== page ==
Cash Transfers: The Key to Keeping the World's Working Kids in School?

A new paper from Eric V. Edmonds and Norbert Schady finds that cash transfer programs in developing countries may keep kids in school and out of the labor force. From the abstract:

Poor women with children in Ecuador were selected at random for a cash transfer equivalent to 7 percent of monthly expenditures. The transfer is greater than the increase in schooling costs at the end of primary school, but it is less than 20 percent of median child labor earnings in the labor market. Poor families with children in school at the time of the award use the extra income to postpone the child’s entry into the labor force. Students in families induced to take-up the cash transfer by the experiment reduce their involvement in paid employment by 78 percent and unpaid economic activity inside their home by 32 percent.

Their research highlights the unpleasant fact that child labor is usually driven by grim economic circumstances: “Our findings highlight the central role that poverty plays in the child labor decision, and suggest the possibility of effecting large changes in child labor with relatively modest investments in poverty relief.”  (HT: Chris Blattman)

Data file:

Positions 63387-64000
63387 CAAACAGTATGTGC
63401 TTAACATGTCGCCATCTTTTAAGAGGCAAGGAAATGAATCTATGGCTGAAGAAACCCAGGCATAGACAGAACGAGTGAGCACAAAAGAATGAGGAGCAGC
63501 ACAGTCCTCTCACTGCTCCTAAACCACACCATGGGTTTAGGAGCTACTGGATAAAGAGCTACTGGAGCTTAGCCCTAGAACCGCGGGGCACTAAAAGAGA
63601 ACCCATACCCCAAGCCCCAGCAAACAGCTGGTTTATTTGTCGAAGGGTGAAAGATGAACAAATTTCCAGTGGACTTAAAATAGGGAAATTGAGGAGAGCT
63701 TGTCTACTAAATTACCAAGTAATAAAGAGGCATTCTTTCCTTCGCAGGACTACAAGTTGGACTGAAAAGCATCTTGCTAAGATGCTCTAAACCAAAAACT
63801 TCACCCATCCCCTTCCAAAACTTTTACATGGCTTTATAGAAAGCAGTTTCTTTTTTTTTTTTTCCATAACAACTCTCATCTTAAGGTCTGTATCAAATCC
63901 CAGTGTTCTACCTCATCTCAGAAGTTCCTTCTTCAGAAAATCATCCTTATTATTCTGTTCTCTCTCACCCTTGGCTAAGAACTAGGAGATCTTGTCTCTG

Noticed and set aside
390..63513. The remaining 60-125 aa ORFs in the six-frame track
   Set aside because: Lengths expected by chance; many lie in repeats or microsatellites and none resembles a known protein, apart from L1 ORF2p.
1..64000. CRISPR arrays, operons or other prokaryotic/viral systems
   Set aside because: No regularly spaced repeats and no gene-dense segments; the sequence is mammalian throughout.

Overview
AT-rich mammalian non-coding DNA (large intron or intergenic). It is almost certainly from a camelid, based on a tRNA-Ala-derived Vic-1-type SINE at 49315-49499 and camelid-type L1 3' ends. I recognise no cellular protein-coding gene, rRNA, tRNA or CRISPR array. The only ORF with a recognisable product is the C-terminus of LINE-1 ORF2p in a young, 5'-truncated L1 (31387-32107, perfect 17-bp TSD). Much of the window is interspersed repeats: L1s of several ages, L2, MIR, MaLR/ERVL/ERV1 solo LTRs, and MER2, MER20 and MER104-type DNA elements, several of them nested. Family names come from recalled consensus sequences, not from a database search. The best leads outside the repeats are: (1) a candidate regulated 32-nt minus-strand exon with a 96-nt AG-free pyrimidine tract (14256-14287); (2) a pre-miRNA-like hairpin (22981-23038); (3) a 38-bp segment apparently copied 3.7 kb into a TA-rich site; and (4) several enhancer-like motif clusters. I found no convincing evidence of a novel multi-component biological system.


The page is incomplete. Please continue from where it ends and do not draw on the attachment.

Daniel Walker

I find this stuff fascinating. Unconditional cash welfare is kind of the "new thing" in developmental economics, and there is a lot to be said for it (both for and against).

I used to research the mechanism for why these programs work. The traditional reasoning is something out of a Micro Econ 101 class: Households face a decision between sending their kids to school and sending their kids to work, and the cash transfer acts as an income shock that shifts incentives towards schooling.

However, It doesn’t look like the changes in school attendance come “on the margin” as the abstract, and the forgoing reasoning, suggests. Investigations of a cash transfer program in Mexico have shown that when times are good, communities that receive the cash transfer have similar school attendance to communities that don’t. On the other hand, when times are bad the attendance rates are markedly higher in communities that receive the transfer than communities that do not, even after adjusting for income differences.

In other words, you can (and I think should) think of these cash transfers as a proxy for insurance rather than a transfer of income. Insurance market failures in poor places are probably one of the big reasons for the “poverty trap” we see today. If regulators can address the problem of insurance and risk in poor places, we might find a more effective welfare program than cash transfer.



I understand that this has led to an adverse selection in children as poor and unwed mothers are having more children to get a higher subsidy. As the children grow out of school age they will no longer be useful but will be unwanted and unaffordable.
What will happen? In 20 years we will find out.
In theory this sounds good, but it does have potential problems.

Nicole Faby

Conditional cash transfer programs generally cap the number of children that for whom each family can receive cash transfers.